Now, in a piece of fiction writing, wouldn't it be funny if these banks were only shills or fronts for a larger network of one market, one owner Media Corporations?  Nah, you couldn't write this kind of stuff.  Who would have such a clear channel of operations, be premier in such an undertaking and still be taken sirius?

Stuff and Nonsense.

Monday, April 4, 2016

"I Sing the Body Electric."

One Year Later.  Just under, even.  We are Puttin' On the Fritz.  Lang, that is.  And headin' to his City.  Metropolis.  To engage in the periodic volcanic eruption that is Magma.  And to walk its ghostly streets.  Explore its memories.  Of forgotten Things To Come.  A Darker Shade of Pale.  The Martian Comicals.  A Noir in Interstellar Overdrive.  A Childhood's Endgame.  Fading Flower Power, yet...Something Wilted This Way Comes.

Dreamtime, but The Sleeper Awakes...

"I can dig it!"

The Little Lady and I have returned to the City of Vendors.  Vim Vendors.  Where the Angels Are Lost.  The Chet Bakeries abound.  "Let's Get Lost Honey!"  Far Away, yet So Close.  Downtown.  Petulant Clerks.  *giggles*  Our Home Away From Our Former Home Away From Home:  The DoubleplusGudenTree.  Operations Base One.  The Rabocopbank Headquarters.  "Dum de Dum Dum!"  "My Name is Feitag."  Drag Queen Net.  Der Mensch Im Blau, now the Men in Noir.  "We are HERE, Daddy!"

So it has been just under a year since we last saw the band MAGMA.  These French favourites, first played on SPACE PIRATE RADIO in 1974 promised they would return last April 6th, after their stunning show at the Echoplex.  So said Stella Vander, long reigning stellar ambassador and lead voice of the ensemble.  Spokesperson from her planet, commanded by the Monarch and visionary leader: former husband Christian Vander.  The man who follows the beat of a different drummer:  Himself.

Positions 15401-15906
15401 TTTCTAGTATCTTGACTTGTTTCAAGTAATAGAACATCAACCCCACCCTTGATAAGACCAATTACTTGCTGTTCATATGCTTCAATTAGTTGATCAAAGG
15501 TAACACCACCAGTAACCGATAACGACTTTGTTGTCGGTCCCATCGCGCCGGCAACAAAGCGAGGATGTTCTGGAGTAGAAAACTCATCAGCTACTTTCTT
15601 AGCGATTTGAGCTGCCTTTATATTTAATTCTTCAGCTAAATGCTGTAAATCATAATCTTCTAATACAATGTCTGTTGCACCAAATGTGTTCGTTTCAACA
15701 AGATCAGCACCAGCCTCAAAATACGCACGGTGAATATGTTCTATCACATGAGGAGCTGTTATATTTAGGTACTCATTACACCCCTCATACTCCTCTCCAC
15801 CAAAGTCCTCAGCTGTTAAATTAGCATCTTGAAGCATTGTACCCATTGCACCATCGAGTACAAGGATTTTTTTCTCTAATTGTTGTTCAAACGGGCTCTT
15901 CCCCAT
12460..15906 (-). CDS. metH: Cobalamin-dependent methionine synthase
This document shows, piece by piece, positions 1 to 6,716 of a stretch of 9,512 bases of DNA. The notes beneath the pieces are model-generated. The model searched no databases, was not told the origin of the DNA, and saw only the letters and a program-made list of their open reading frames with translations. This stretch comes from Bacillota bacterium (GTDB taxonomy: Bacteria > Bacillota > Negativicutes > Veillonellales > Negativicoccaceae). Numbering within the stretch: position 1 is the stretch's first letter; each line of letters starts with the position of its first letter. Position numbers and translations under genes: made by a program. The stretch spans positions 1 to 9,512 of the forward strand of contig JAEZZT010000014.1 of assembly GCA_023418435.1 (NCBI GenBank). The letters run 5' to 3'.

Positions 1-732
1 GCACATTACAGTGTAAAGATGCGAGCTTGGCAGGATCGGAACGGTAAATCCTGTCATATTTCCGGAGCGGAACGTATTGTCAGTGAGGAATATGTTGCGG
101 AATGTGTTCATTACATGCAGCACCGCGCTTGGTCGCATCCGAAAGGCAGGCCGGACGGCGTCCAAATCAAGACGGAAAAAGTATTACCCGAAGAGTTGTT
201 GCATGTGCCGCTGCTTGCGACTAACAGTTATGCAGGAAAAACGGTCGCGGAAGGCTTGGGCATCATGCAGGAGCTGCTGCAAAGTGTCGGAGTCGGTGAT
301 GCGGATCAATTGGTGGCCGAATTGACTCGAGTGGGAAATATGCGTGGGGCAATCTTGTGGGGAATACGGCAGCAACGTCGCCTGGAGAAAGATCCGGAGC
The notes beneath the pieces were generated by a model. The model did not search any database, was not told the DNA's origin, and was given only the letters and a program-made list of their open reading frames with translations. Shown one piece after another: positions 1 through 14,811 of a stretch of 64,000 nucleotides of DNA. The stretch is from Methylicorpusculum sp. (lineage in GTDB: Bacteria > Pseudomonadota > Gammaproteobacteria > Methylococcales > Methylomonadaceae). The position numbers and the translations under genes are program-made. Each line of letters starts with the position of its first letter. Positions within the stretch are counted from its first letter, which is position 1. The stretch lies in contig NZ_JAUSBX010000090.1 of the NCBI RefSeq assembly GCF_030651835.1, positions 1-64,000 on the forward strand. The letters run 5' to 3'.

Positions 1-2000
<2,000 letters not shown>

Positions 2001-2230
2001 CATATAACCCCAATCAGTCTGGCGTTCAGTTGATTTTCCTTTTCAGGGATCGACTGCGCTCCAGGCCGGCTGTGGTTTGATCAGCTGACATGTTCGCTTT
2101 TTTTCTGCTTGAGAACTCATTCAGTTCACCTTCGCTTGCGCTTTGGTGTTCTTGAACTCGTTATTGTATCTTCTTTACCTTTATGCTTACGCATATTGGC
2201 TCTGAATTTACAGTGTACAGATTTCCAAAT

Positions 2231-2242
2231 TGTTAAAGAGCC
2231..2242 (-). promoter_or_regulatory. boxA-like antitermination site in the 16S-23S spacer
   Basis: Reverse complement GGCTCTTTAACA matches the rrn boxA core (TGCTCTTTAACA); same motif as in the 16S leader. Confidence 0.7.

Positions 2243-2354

We first met Stella Vander, backstage after the show in San Francisco,  1999, Progfest at the Palace of Fine Arts.  Friendly and cordial, she presented us to the Drumming Buddha himself, smiling and quiet like Maher Baba in a Bernardo Bertolucci film.  It was presented that I was the first to play his music on U.S. commercial radio, back in the day and he was pleased.  My satellite had passed through the system of Kobiah.

But tonight we were in the first row, below Stella and company, in the reincarnated semi-classic movie house of yore, The Regent.  One of the many ancient palaces of Downtown Los Angeles, that in the late '60s, I would venture into the environs from Diamond Bar, to catch a forgotten British or European horror flick, with Peter Cushing, Christopher Lee or Barbara Steele.

Three's a charm for Magma.  Although the acoustics in these vintage movie theatres are sometimes less than optimum, the vibe was a warm and fuzzy dynamo.  Magma has an opening artist this time around; the sonic cello work of Helen Money.  I dig her and was looking forward to seeing and hearing her so up close and personable, having only viewed recorded performances.  If a classic cellist had played in the Balanescu Quartet and did acid with Hendrix, the experiments might be these.  I dig her explorations, but some said the hall wasn't working with her as well as it should have.

The evening is even more special as the lady and I are joined by my old friend from Santa Barbara theatre days, Paul Bergevin.  Paul says we first met during LOVE RIDES THE RAILS, which he worked on in 1973.  He saw my play NOTHING IS SACRED, which immediately followed that year with ABELARD AND ELOISE after that.  I remember him being a fan and friend of SPACE PIRATE RADIO early on.  He interviewed me in an early Isla Vista apartment of his for a class at UCSB.  Before his successful and long-term career in the banking world, il Mondo di Banco, Paul graced the counter of an all-night gig at the Goleta Kwik-E-Mart and tuned in to my weekend avant-rocker shows at KTYD, Saturday and Sunday mornings.  This fueled Paul's lifelong passion for the music, as well as being one of the many facing an early Monday morning work call who tuned into, recorded and called me on the phone during SPACE PIRATE RADIO.